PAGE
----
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Health Corner: Risk of Pancreatic cancer

Pancreatic Cancer: Knowing Your Risk

When it comes to pancreatic cancer, it is important to know your risk.

Middlesex Hospital offers pancreatic cancer screenings, and those who have a reasonable risk of pancreatic cancer based on their personal and family histories are most likely eligible for evaluation and testing. Most insurance companies will cover this as long as the testing is “appropriately justified.”

Pancreatic cancer starts when cells in the pancreas start to grow, and there are several types of pancreatic cancer, the most common being adenocarcinoma.

The American Cancer Society says that pancreatic cancer accounts for about 3 percent of all cancer in the United States and about 7 percent of all cancer deaths, and it estimates that 53,670 people will be diagnosed with pancreatic cancer in the United States in 2017. That’s why being proactive is important. It is important to catch this cancer early!

What does a pancreatic cancer screening entail?

Today, secretin stimulation is used to help screen patients. This is a hormone given to increase secretion within the pancreatic gland, and it enhances the detail within the ducts and the connections between pancreatic cysts. Secretin stimulation, along with the use of an intravenous and oral contrast enhanced MRI, allows doctors to get a detailed and reliable view of the pancreas, says Dr. Nadeem Hussain, Middlesex Hospital chief of gastroenterology. Dr. Hussain says this is a technology that wasn’t available just a few years ago.

Sometimes, an endoscopic ultrasound is also used to evaluate the pancreatic gland. This tool involves passing an endoscope through the esophagus into the stomach and small intestine. An endoscopic ultrasound can help obtain samples of fluid and tissue at the time of evaluation, and it can complement the MRI and increase the odds of discovering and diagnosing lesions early.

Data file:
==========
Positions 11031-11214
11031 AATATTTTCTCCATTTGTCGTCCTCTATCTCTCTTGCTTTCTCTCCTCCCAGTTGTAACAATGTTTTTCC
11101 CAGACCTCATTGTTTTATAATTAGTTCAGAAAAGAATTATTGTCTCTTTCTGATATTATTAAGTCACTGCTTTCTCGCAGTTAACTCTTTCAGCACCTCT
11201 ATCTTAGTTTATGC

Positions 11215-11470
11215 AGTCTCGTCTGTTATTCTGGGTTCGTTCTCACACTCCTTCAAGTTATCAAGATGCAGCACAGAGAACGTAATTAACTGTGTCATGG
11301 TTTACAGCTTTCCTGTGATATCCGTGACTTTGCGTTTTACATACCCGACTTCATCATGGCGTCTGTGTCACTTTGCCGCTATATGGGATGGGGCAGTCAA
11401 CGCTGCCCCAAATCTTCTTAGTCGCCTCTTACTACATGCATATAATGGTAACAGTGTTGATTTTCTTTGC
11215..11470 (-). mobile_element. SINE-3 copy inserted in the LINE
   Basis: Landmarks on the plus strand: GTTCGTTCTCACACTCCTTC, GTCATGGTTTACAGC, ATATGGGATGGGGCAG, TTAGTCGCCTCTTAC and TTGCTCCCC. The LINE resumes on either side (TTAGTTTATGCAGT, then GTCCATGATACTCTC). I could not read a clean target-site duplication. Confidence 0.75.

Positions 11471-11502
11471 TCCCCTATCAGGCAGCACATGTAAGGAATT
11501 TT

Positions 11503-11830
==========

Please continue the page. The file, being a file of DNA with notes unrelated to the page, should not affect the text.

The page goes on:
In addition to viewing the actual organ, pancreatic cancer screenings also involve input from a genetic counselor. Genetic testing is important when you have a younger immediate family member who has pancreatic cancer or certain other cancers, especially if they are younger than 50. You may also be more at risk if you have two or three family members who have had cancer.

How can you prep for a pancreatic screening?

Listen to your health care provider’s instructions! Before an endoscopic ultrasound, do not eat after midnight. You may also need to adjust when you take your medications, including blood thinners and diabetic medications.

What happens after you are screened?

MRI and endoscopic ultrasound results are usually available within a week, while it can take, on average, about two to four weeks to receive genetic testing results. Once results are received, your doctor and genetic counselor will discuss them with you and determine any next steps.

For those who are willing, there are several ongoing clinical trials happening throughout the region, and you might be able to participate. Pancreatic juices are collected, and the goal is to discover tumor markers that “hint” at the development of pancreatic cancer before the cancer is detected by imaging.

To learn more about pancreatic cancer screenings, or to make an appointment, contact 860-347-4620.